11. Pull larger shrink wrap piece over both spliced wires and apply heat with heat gun or hair dryer until the wrap has shrunk enough for a tight seal.
  12. Plug in the charger to the wall outlet. Touch the far right and far left connector pins of the charger connector to test for polarity to ensure you spliced the correct wires. Looking directly at the end of the connector, the bottom left pin should be negative, and the bottom right pin should be the positive lead.
  13. Plug in charger to battery pack and charge the new battery.
  14. Watch over the charger for 30 minutes to see if the battery or charger is overheating in case you spliced the wires wrong (opposite polarity). If everything was done correctly both battery and charger should not be hot to the touch.

Volia, you are finished and have a light, powerful battery and charger!

Clik Elite Escape camera / lighting backpack review


The Clik Elite Escape backpack is a mid-sized camera pack targeted more towards the consumer market than towards the pro market. That at least was before the pros got a hold of it. This pack carries like it’s nothing on your back with a load of cameras and lenses but for me, this pack shines as my battery powered strobe pack. It’s the perfect combination of space, ease of access but all in a compact well carrying package.

This pack is the absolute perfect size for the usage of battery powered studio strobe units. My two normal kits fit like a glove. For an Elinchrom Ranger RX AS Speed + A Head, it fits with very little room to spare. There’s just enough for the pack and head in the main compartment with room in the top and front pockets for Pocket Wizard transceivers,  sync cables and other accessories. The elastic mesh side pockets and bungee straps will carry (2) small or (1) medium sized light stand or something like a water bottle. The reflectors can be strapped on to the front side of the pack with the horizontal adjustable strap.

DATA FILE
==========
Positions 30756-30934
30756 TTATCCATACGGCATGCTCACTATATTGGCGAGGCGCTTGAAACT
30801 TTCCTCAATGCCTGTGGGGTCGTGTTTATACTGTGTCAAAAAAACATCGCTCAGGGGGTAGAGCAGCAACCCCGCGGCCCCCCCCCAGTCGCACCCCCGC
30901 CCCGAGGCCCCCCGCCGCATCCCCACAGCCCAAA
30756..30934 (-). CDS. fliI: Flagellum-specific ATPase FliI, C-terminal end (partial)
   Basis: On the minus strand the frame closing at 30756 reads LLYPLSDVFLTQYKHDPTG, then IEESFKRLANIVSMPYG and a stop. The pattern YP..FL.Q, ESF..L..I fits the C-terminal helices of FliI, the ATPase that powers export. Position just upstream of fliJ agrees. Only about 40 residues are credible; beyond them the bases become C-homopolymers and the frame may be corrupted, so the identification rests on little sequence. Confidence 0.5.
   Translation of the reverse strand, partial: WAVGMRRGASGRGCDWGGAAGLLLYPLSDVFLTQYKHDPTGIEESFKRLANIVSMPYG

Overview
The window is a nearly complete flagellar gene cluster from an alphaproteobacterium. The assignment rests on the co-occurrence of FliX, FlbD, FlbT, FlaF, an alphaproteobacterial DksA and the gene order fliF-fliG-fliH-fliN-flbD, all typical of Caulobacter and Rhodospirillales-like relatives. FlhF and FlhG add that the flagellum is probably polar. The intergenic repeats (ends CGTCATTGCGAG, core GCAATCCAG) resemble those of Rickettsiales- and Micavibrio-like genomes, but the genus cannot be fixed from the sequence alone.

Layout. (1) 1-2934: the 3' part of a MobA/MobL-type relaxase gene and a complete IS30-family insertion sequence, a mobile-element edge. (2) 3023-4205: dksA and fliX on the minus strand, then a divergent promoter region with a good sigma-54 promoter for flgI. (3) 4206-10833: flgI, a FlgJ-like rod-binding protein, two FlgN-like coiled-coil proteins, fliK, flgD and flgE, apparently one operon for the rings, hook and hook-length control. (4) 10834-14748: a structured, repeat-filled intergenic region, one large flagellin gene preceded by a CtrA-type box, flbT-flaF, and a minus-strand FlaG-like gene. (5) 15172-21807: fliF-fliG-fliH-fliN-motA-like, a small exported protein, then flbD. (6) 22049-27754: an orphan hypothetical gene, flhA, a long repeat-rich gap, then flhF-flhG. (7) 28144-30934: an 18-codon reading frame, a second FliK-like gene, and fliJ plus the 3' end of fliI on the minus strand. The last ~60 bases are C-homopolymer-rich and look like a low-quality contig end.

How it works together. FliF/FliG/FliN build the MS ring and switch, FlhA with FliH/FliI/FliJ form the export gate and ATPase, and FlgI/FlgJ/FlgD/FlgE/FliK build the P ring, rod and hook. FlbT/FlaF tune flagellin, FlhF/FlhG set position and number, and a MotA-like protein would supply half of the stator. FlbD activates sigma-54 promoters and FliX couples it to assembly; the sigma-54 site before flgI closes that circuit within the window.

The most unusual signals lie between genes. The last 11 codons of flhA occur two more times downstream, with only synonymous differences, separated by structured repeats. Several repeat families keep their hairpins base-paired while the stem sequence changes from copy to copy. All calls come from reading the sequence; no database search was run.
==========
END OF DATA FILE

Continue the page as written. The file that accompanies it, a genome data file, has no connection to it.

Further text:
For the Alien Bees or Einstein’s the Escape is a double barrel solution. (2) of these monolights plus (2) Vagabond Mini battery power packs, cables with room for about two more lenses, lunch or whatever you can come up with along with the exterior accessories mentioned above for the Elinchrom Ranger kit.  I’ve also tested the Escape with a Profoto 7b kit and it is just as good of a fit and carries just as well.

The top of the Clik Elite Escape camera backpack with the top flap opened.  Access to the main compartment is easy with the double zipper system.  You undo the velcro handle closure and pull it open.  You have access to all your gear in no time!